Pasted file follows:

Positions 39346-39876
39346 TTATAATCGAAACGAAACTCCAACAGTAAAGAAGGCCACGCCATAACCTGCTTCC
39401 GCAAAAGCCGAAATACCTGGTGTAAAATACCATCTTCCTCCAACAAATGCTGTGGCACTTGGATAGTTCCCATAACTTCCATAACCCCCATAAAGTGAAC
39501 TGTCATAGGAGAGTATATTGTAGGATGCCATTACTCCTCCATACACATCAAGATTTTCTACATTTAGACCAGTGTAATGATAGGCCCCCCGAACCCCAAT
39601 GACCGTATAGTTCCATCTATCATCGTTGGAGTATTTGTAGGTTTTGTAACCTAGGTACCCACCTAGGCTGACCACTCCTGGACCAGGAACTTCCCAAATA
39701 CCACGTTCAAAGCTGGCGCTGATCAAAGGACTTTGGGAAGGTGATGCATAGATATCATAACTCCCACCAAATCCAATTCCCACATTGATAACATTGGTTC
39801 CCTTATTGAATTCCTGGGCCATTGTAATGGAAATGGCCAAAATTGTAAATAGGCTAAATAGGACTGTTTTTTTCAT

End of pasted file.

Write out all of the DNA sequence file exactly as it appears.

Positions 39346-39876
39346 TTATAATCGAAACGAAACTCCAACAGTAAAGAAGGCCACGCCATAACCTGCTTCC
39401 GCAAAAGCCGAAATACCTGGTGTAAAATACCATCTTCCTCCAACAAATGCTGTGGCACTTGGATAGTTCCCATAACTTCCATAACCCCCATAAAGTGAAC
39501 TGTCATAGGAGAGTATATTGTAGGATGCCATTACTCCTCCATACACATCAAGATTTTCTACATTTAGACCAGTGTAATGATAGGCCCCCCGAACCCCAAT
39601 GACCGTATAGTTCCATCTATCATCGTTGGAGTATTTGTAGGTTTTGTAACCTAGGTACCCACCTAGGCTGACCACTCCTGGACCAGGAACTTCCCAAATA
39701 CCACGTTCAAAGCTGGCGCTGATCAAAGGACTTTGGGAAGGTGATGCATAGATATCATAACTCCCACCAAATCCAATTCCCACATTGATAACATTGGTTC
39801 CCTTATTGAATTCCTGGGCCATTGTAATGGAAATGGCCAAAATTGTAAATAGGCTAAATAGGACTGTTTTTTTCAT